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Future Perfect & Future Perfect Continuous

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Danny Li

on 14 June 2013

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Transcript of Future Perfect & Future Perfect Continuous

Future Perfect
&
Future Perfect Continuous

Definition
The future perfect is a verb form or construction used to describe an event that is expected or planned to happen before a time of reference in the future
Form1
Future perfect with "will"
Form2



Examples:

•You are going to have perfected your English by the time you come back from the U.S.
•Are you going to have perfected your English by the time you come back from the U.S.?
•You are not going to have perfected your English by the time you come back from the U.S.

USE 1 Completed Action Before Something in the Future

The Future Perfect expresses the idea that something will occur before another action in the future. It can also show that something will happen before a specific time in the future.
USE 2 Duration Before Something in the Future (Non-Continuous Verbs)


Examples:

•I will have been in London for six months by the time I leave.
•By Monday, Susan is going to have had my book for a week.

Although the above use of Future Perfect is normally limited to Non-Continuous Verbs and non-continuous uses of Mixed Verbs, the words "live," "work," "teach," and "study" are sometimes used in this way even though they are NOT Non-Continuous Verbs.
[will have + past participle]
Examples:

•You will have perfected your English by the time you come back from the U.S.
•Will you have perfected your English by the time you come back from the U.S.?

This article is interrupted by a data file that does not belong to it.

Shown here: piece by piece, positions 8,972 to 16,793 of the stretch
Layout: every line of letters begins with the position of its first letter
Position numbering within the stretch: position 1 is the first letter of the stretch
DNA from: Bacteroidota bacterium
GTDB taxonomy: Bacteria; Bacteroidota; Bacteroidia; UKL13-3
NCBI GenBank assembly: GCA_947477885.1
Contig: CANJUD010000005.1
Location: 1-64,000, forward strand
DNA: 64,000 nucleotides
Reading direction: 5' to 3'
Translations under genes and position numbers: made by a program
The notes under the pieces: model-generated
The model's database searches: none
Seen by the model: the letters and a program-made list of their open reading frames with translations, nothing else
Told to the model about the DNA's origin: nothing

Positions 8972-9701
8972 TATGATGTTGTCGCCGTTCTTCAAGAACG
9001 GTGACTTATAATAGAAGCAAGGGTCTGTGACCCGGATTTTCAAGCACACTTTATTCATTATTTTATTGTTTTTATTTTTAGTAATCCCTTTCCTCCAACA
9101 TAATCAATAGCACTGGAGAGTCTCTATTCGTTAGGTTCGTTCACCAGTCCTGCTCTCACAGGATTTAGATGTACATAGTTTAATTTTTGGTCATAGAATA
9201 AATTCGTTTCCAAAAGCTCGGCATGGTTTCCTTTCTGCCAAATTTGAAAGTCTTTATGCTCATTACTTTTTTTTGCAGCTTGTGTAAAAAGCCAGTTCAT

•You will not have perfected your English by the time you come back from the U.S.
NOTE: It is possible to use either "will" or "be going to" to create the Future Perfect with little or no difference in meaning. Unlike Simple Future forms, Future Perfect forms are usually interchangeable.
Notice in the examples that the reference points (marked in
red
) are in Simple Present rather than Simple Future. This is because the interruptions are in time clauses, and you cannot use future tenses in time clauses


The examples below show the placement for grammar adverbs such as: always, only, never, ever, still, just, etc.

Examples:


You will only have learned a few words.

Will you only have learned a few words?

You are only going to have learned a few words.

Are you only going to have learned a few words?


You will only have been waiting for a few minutes when her plane arrives.

Will you only have been waiting for a few minutes when her plane arrives?

You are only going to have been waiting for a few minutes when her plane arrives.

Are you only going to have been waiting for a few minutes when her plane arrives?


Examples:


They will have completed the project before the deadline. Active

The project will have been completed before the deadline. Passive

They are going to have completed the project before the deadline. Active

The project is going to have been completed before the deadline. Passive


The famous artist will have been painting the mural for over six months by the time it is finished. Active

The mural will have been being painted by the famous artist for over six months by the time it is finished. Passive

The famous artist is going to have been painting the mural for over six months by the time it is finished. Active

The mural is going to have been being painted by the famous artist for over six months by the time it is finished. Passive

NOTE: Passive forms of the Future Perfect Continuous are not common.
ADVERB PLACEMENT
ACTIVE & PASSIVE
[am/is/are + going to have + past participle]
Future Perfect with "Be Going To"
With Non-Continuous Verbs and some non-continuous uses of Mixed Verbs, we use the Future Perfect to show that something will continue up until another action in the future.
Examples:
•By next November, I will have received my promotion.
•By the time he
gets
home, she is going to have cleaned the entire house.
•I am not going to have finished this test by 3 o'clock.
•Will she have learned enough Chinese to communicate before she
moves
to Beijing?
•Sam is probably going to have completed the proposal by the time he
leaves
this afternoon.
•By the time I
finish
this course, I will have taken ten tests.
•How many countries are you going to have visited by the time you
turn
50?

FORM Future Perfect Continuous with "Will"

[will have been + present participle]